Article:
We’ve all heard of April Showers, but that certainly hasn’t been the case this April.
At times it can be very challenging on the East Coast, especially when the wind comes off the North Sea. This has been the case for pretty much the whole of April, with temperatures below half of what they have been just a few miles inland.
Add to that almost no rain whatsoever, with only 8 millimetres in total falling in the month of April. Although many areas received good rainfall at the end of the month, this wasn’t the case on the coast at Hunley.
This hasn’t been too bad for the golfers though, as there has been plenty of opportunity to get out and play, with playing conditions still very good for golf.
So what’s the problem I hear you ask? Well, in a nutshell there is a real lack of growth. I’ll use the rest of this blog to explain the issues caused but also how our management over the years has really lessened the impact of challenging periods such as this.
Most of the projects carried out in the winter need growth to fully establish and match in seamlessly with surrounding turf. On the whole this is only a minor issue, but some turf is shrinking and it has been difficult to keep enough moisture in the soil for it to establish root systems and cope without applied irrigation.
Daisies & Clover
In spring weeds in the turf begin to show up and we would normally look to treat the closely mown turf with selective herbicide. We haven’t yet begun doing so as it’s been too dry and cold. These conditions prevent the weeds from absorbing the herbicide and working effectively. We will be able to begin treatment as soon as there is enough warmth and moisture for the plants to be actively growing.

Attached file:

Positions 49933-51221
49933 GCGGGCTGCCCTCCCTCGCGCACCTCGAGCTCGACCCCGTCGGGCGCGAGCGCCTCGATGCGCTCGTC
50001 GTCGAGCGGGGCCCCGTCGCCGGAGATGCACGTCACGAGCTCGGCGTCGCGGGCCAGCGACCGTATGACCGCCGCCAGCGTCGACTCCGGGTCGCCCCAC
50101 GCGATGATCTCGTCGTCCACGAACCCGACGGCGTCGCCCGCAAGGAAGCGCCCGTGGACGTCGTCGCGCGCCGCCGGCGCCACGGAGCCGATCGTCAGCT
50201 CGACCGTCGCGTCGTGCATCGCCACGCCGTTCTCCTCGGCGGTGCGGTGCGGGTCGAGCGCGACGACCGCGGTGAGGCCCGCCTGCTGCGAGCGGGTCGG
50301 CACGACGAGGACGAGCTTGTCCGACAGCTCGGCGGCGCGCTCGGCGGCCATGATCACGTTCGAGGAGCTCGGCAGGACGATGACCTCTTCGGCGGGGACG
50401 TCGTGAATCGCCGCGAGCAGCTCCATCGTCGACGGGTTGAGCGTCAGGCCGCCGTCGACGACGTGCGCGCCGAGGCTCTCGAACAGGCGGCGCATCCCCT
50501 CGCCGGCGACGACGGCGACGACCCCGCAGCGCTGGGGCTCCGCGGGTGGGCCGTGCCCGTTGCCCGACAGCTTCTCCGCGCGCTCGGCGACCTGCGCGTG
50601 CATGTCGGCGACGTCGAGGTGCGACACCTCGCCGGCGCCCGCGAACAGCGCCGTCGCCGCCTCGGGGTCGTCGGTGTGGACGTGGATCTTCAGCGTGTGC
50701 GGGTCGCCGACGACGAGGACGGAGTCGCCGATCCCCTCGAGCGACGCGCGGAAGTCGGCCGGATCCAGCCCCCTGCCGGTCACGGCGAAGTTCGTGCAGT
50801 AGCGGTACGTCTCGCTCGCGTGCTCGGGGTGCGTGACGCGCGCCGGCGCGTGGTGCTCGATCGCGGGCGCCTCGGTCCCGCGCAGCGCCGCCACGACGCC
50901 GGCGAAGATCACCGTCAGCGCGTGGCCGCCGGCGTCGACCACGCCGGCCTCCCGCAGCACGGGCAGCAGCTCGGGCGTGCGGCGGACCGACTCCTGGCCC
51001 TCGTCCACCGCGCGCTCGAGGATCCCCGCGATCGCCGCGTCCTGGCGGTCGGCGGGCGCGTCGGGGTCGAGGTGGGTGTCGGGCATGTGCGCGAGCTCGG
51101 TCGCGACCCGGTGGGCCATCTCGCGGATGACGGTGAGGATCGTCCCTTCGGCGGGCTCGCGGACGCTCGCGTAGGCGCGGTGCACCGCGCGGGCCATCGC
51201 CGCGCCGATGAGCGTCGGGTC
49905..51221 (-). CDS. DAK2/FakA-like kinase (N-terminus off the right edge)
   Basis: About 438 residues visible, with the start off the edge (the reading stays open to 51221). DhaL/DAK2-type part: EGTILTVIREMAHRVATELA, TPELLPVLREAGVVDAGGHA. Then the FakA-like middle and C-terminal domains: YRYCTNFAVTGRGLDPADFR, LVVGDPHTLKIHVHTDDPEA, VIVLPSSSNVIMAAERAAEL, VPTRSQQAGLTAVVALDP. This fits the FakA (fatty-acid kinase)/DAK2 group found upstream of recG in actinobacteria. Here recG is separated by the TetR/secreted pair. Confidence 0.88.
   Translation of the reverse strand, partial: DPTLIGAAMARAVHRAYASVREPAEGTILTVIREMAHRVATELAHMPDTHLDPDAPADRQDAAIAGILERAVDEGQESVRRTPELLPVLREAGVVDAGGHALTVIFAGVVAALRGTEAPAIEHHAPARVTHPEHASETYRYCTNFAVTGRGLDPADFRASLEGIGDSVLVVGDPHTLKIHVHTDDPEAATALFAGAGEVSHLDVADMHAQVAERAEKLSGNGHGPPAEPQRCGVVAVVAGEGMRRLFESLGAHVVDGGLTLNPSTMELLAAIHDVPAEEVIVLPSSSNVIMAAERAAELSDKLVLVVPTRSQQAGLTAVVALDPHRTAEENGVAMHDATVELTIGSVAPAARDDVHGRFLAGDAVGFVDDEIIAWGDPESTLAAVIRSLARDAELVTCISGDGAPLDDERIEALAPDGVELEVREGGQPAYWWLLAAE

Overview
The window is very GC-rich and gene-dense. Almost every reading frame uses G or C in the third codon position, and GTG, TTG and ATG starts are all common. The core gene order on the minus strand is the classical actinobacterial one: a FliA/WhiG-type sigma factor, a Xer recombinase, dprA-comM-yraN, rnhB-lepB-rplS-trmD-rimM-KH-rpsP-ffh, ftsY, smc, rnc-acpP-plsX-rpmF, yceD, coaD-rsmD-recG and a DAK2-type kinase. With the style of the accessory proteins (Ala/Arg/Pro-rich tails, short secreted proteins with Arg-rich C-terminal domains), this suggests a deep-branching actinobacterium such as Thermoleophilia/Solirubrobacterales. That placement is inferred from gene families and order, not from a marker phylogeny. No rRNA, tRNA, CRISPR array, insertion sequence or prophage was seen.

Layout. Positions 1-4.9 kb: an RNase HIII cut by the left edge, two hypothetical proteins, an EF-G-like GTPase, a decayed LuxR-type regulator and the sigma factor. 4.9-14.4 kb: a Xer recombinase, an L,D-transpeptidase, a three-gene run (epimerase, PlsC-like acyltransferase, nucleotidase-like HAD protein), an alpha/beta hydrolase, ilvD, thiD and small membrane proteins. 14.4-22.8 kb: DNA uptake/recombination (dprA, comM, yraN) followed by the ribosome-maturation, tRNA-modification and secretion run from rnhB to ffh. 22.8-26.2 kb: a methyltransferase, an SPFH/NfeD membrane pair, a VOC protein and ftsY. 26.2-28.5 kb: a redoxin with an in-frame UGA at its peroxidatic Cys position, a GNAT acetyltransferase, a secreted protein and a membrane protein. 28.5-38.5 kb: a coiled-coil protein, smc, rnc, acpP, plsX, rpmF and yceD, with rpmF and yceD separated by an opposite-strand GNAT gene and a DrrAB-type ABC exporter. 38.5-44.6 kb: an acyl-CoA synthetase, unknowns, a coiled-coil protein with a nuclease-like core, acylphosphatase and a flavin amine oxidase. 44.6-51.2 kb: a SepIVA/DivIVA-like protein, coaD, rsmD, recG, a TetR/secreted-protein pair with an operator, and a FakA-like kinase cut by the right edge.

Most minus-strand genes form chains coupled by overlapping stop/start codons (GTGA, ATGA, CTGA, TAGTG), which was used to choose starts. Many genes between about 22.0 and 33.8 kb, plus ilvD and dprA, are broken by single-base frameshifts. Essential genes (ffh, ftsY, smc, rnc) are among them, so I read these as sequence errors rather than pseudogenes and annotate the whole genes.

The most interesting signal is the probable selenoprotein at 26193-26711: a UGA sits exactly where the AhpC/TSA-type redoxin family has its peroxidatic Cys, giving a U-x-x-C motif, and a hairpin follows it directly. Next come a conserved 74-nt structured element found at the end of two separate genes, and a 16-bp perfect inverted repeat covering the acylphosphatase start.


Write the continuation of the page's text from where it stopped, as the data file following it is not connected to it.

Turf density & Recovery
As the turf isn’t really growing yet either, in places it is quite thin and not quite as we would want at this time of year. Divot damage recovery is pretty much none existent too and even with repairs being carried out, there has been no moisture for the seed to germinate and grow. There is little we can do about this until rain falls, as we only have irrigation on our greens.
Benefits of Improved Management
In recent years changes to the management of the course has limited the reliance on good weather for growth in spring. Despite the lack of growth so far our greens are in good condition and still performing well, which is largely due to the dominance of fine perennial grasses.
This year has provided the perfect example. We had a very mild winter and disease was affecting the greens for a prolonged period. However the fine perennial grasses were only slightly damaged and not completely killed off like before. As a result this has not adversely effected the performance of the greens.
6 years ago when the greens were predominantly annual meadow grass, disease in the winter decimated the greens, with large dead areas visible that severely affected play.
As it was a cold dry spring then, there was no growth to get the recovery needed until things finally warmed up in June. So despite having very similar conditions this year, the greens haven’t suffered in the same way and we can enjoy them performing well, without having to rely upon good growing conditions for recovery.
Business As Usual Elsewhere
There has been plenty that we have been able to do, with mowing still being carried out to maintain presentation. Greens have been micro tined, top dressed as well as receiving the monthly wetting agent application.
We’ve yet to apply any fertiliser to the greens though and going forwards will be using less and less applied nutrients as we continue to favor the fine perennial grasses, in particular the fescue.
In summary everything is just about as good as it can be. With a bit of rain to help with the few issues raised in this blog, the course should start to achieve it’s real potential.
In the meantime we hope you keep enjoying the course and any questions can always be emailed to me on [email protected]